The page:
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JNESO—the voice of healthcare professionals.
Lots of children dream of becoming a nurse or doctor, but for Pam Tavarone of West Milford, N.J. and her older brother that dream became a reality.
“I used to give shots to my dolls,” she laughed. “My older brother (who became a surgeon) and I did a lot things together as kids. He would make me read out of his advanced bio books and we even dissected the pet fish that died. I was his nurse and he was the surgeon. I always wanted to be a nurse, I don’t remember ever wanting to do anything else.”
Tavarone found her calling as an Intensive Care Nurse and has worked at St. Mary’s General Hospital in Passaic, N.J. for the past 20 years.
“I absolutely love working in the ICU,” said Tavarone. “You have much more time to spend with each patient and you can see and feel the difference you make from the beginning to the end of your shift. You also have more opportunity to spend time with the families, and when someone is critical you are able to support them better and give them hope, or help them say goodbye the right way.”
Nursing is extremely hard work, physically and emotionally, but the rewards far outweigh the challenges for Tavarone. “There are connections you make with certain patients, and they will say something to you that makes you realize that you made a real difference to them. You feel like WOW, this is where I am supposed to be, I needed to be there for that person right now.”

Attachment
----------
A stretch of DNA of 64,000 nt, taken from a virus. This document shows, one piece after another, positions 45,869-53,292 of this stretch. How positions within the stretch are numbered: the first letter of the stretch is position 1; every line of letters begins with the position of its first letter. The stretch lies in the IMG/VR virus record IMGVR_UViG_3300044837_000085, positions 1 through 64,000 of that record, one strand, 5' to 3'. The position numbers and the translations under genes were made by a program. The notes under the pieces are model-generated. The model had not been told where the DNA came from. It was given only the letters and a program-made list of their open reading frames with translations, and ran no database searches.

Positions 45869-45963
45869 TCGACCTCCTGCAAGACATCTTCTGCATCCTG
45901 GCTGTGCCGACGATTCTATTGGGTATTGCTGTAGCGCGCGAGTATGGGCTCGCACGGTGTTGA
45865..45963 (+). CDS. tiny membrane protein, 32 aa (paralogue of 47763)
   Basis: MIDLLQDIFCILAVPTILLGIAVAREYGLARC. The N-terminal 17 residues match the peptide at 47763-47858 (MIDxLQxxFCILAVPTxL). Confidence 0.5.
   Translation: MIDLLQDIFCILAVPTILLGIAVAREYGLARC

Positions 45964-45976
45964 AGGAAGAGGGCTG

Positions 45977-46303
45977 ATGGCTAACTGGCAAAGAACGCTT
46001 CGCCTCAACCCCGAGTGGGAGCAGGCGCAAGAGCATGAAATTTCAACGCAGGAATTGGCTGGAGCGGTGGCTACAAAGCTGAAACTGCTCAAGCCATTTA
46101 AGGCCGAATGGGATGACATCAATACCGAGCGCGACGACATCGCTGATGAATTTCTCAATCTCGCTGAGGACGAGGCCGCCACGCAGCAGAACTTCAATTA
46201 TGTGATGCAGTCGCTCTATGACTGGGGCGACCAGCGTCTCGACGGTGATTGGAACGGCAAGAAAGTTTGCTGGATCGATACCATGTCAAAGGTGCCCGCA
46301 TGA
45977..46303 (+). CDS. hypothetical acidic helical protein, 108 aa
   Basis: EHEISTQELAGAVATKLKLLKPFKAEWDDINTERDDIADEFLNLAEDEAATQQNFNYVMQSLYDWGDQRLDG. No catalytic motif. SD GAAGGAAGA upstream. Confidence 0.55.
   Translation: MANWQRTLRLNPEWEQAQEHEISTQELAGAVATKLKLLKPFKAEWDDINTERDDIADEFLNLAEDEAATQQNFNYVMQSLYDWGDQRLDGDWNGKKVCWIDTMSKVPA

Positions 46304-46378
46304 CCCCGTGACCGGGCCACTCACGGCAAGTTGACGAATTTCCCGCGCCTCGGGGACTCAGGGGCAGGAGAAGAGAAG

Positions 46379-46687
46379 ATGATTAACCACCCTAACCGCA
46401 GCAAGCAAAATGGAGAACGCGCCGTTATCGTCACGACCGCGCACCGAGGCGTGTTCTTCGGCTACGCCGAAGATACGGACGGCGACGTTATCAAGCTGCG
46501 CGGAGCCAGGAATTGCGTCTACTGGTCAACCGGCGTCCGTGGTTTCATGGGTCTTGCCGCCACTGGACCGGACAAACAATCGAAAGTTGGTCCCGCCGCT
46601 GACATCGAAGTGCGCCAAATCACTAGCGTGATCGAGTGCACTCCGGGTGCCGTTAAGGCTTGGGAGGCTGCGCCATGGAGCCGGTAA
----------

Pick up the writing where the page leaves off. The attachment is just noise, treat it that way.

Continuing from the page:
In addition to caring for her patients, Tavarone also supports her fellow nurses as president of the local JNESO union chapter at St. Mary’s.
“It is not just dealing with managers, it is about working side-by-side and making sure we all get the same benefits and same treatment. JNESO makes sure we are protected and it feels like somebody always has your back,” she explained. “When you have that camaraderie you work better together and it strengthens you.”
This solidarity and support has never been more important than during the COVID-19 pandemic. Tavarone and her colleagues continue to struggle with an influx of critical patients, 12 hour shifts with little to no time for breaks, and a severe lack of appropriate personal protective equipment.
Tavarone spoke out, not only to management but to the media about nurses wearing garbage bags over paper thin gowns, the lack of N95 masks, and how she chose to wear a Tyvek painters suit and a contractor grade respirator to try and protect herself. Unfortunately, it didn’t prevent her from testing positive for COVID-19.
She is on the road to recovery but amazingly, even getting sick hasn’t dampened her enthusiasm for being nurse.
“Nurses really need to band together and realize that there is strength in numbers. We can make a difference in the world but we need to be there for each other and speak up for each other,” she remarked.
“I will go back to work, they need the help. Hopefully now I will be immune and be able to work a bit more without being fearful.” She added. “I really love my job, and love what I do.”